In 1565, Silay was first called as “Carobcob”, which means “to scratch” in Kinaray-a. That was because the people were relying on harvesting tuway clams which involved “scratching” (or raking) the sands for the mullocks at low tide, as a means of livelihood.
Carobcob was granted as an encomienda to Cristobal Nuñez Paroja, one of the 17 soldiers of Miguel Lopez de Legazpi on January 25, 1571. Even though already established encomienda, the settlement was not still safe for the attacks of the native oppressors. In the second half of the century, Moro slave raiders escalated their incursions on the island, forcing the Corregidor of Negros to adopt the policy of flight rather than resistance. People left their homes sometime in 1760 and settled in a new location between two small rivers Matagoy and Panaogao. A paloisades or estacada (Spanish for “fortification”) was constructed to protect the populace from Moro raiders. The place is now known as Sitio Estaca, its name derived from the Spanish word estacada.
In 1760 Silay was recognized as a town being referred to in a letter from Governor Juan Jose de Mijares (1772–1775) mentioning Silay as a leading town in the north. In 1776, the bishop of Cebu considered Silay as the center of the parish. In 1760, it became a pueblo or town. By 1896, it had become a leading sugar-producing area because of the Horno Economico (sugar mill) built in 1846 by a Frenchman who became a permanent resident of Silay, Yves Leopold Germain Gaston.
Population/ Language/ Area
As of 2010, Silay City recorded a total population of 120,999. These people are consist of Hiligaynon, Cebuano and Tagalog speaking natives. There are also some foreigners who live within the city boundary.
Silay City’s land area reaches up to 214.80 km2 (82.93 sq mi). This component city and fishing port forms a broad plain that extends 25 km from the coastline to the base of rugged hills and mountain ranges.
- Cinco de Nobiembre Marker – marks the site of the first exchange of shots between the Filipino and Spanish forces on Novvember 5, 1898. It was also the location where the northern forces of Gen. Lacson assembled and raised the Philippine flag.
- Ramon Hofilena Museum – located at No. 14 Cinco de Noviember Street, is a typical turn of the century Philippine ancestral home built in 1934. Now a museum, it displays more than 1,000 works of Goya and Picasso, works of Dr. Jose Rizal, Juan Luna and Felix Resurrection Hidalgo, imported Chinese pottery, silver picture frames, antiques and a collection of small dolls (said to be the smallest in the world, you need a magnifying glass to appreciate them). It also houses the oldest printmaking workshop outside Manila, Silay Printmaking, founded on 1970.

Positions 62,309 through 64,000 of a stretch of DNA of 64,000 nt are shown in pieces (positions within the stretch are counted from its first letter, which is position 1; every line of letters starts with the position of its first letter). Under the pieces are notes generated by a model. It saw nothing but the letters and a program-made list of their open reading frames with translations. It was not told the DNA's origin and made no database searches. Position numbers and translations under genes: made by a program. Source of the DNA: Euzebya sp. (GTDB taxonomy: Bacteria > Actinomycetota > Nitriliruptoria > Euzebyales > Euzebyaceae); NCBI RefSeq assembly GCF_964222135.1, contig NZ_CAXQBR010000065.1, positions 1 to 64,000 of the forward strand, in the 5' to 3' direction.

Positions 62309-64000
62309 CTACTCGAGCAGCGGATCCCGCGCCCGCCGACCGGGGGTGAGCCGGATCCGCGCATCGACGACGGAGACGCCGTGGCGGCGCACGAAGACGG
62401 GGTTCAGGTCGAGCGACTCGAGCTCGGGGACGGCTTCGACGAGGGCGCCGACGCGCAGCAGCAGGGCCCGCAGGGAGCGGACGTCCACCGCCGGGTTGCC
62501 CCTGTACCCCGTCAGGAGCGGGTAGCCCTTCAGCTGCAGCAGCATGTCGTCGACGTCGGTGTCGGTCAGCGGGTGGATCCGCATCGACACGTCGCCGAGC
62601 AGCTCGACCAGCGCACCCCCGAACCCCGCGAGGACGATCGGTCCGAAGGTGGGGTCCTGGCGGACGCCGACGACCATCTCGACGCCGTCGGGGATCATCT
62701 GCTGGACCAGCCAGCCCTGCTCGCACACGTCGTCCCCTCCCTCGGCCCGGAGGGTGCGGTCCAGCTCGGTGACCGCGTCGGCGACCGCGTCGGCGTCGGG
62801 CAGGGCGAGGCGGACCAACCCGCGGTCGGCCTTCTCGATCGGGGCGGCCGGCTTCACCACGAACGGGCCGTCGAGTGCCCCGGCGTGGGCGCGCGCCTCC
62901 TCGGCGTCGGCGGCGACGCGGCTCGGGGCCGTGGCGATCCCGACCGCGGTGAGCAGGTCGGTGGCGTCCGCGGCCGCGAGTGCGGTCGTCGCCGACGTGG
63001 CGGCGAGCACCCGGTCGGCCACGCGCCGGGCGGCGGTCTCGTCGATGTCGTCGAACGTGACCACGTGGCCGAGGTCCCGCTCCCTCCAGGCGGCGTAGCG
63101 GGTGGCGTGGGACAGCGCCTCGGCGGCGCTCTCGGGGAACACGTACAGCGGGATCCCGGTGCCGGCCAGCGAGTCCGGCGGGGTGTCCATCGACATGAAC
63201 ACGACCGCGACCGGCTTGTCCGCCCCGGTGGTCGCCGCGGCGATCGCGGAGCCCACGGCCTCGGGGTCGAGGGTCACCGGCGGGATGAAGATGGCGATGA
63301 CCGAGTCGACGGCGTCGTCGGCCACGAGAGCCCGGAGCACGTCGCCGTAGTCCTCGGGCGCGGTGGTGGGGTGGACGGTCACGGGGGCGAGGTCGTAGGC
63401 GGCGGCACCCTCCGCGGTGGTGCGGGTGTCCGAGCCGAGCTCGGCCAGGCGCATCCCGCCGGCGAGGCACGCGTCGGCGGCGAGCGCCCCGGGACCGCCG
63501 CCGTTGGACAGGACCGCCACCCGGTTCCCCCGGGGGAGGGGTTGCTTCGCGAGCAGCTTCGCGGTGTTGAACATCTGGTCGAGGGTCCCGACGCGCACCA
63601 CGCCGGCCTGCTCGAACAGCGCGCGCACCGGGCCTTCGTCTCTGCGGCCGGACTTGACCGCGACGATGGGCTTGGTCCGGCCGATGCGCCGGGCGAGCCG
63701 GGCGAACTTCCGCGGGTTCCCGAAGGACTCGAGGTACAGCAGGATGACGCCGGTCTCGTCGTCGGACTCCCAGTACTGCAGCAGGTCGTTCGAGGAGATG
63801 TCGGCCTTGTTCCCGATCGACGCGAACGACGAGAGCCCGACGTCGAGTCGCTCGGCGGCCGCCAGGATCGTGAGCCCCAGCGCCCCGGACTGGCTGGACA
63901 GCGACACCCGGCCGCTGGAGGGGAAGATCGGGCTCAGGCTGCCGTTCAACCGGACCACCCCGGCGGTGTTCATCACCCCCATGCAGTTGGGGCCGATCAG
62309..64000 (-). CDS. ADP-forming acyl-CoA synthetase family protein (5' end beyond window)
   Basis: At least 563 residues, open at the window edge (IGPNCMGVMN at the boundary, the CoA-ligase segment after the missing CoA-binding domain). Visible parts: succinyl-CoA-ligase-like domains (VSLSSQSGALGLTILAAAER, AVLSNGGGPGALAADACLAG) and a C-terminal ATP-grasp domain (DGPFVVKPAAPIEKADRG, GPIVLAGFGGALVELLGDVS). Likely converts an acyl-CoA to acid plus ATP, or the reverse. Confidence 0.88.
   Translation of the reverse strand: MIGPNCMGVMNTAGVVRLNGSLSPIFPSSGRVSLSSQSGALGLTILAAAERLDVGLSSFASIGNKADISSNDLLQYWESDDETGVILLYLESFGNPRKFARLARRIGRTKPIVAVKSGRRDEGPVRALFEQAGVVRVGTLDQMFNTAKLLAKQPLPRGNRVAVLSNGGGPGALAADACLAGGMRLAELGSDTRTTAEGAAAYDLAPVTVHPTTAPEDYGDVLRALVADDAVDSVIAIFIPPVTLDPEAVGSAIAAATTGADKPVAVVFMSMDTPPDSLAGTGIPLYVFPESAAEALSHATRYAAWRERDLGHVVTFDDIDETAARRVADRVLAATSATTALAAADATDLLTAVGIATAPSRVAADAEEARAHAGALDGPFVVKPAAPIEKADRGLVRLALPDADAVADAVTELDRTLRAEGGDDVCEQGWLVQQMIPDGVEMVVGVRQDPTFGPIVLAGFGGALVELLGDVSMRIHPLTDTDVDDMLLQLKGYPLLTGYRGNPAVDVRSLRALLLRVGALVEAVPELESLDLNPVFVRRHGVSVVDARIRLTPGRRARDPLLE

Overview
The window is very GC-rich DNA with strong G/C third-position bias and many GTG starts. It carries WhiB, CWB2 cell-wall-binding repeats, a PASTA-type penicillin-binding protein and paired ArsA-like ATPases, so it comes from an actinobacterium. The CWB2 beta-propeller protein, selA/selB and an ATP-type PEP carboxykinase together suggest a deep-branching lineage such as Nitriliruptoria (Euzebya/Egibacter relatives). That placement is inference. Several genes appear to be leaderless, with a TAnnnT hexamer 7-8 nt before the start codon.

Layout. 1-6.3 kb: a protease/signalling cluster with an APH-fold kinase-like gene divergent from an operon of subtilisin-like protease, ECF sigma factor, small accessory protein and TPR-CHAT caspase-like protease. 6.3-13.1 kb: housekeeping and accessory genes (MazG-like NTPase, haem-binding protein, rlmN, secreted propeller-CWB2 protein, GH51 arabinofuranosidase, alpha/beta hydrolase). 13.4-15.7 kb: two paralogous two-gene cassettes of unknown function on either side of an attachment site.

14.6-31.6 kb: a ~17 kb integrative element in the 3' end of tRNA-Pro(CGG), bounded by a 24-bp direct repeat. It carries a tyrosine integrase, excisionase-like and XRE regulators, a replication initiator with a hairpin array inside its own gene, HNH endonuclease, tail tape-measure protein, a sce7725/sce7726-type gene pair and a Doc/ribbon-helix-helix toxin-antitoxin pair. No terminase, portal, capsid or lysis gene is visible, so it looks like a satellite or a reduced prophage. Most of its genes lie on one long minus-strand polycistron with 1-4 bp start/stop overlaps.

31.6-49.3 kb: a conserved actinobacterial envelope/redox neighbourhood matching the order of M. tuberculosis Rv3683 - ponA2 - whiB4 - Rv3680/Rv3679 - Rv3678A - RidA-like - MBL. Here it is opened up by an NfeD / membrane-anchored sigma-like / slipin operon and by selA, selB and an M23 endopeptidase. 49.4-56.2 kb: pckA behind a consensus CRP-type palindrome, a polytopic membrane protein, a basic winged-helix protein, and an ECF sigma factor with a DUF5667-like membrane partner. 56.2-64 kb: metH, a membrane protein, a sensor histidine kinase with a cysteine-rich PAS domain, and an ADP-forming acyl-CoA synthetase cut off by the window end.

- Balay Negrense – is one of the largest ancestral house in Silay City. It was built in a Neo-Renaissance style (1898 to 1912) by Frenchman Yves Leopold Germain Gaston of Lisieux. Gaston, the first sugar baron in the 19th century, generated wide-scale interest in cultivating sugar on a commercial scale. His horno econonmico is the precursor of today’s sugar mills. The house built was said said to have been occupied by Japanese military officers in World War II. It was a venue for a ballet school run by one of the descendants until the early 1970s and was abandoned shortly thereafter. It was later restored and was opened in 1987 by the Negros Cultural Foundation as a lifestyle museum showcasing Negrense art and culture. It boasts of 12 bedrooms, a grand W-shaped stairway, calado or carved panels that served as ventilators between rooms, antique furniture, Gaston memorabilia, etched window glass, fancy-grilled ventanillas and sprawling gardens. Open Tuesdays-Sundays, 10am-6pm.
Festivals and Celebrations
- Kansilay Festival – this festival is celebrated every 12th of June. The festival runs with a story of a Princess named Kansilay who defended the settlement from the invading pirates. She fought for her people. They were successful in driving out the pirates but the princess died in the battle.
- Adobo Festival – locals as well as foreign visitors flock into Balay Negrense along 5 de Noviembre Street, Silay City, to taste many kinds of adobo cooked by the locals.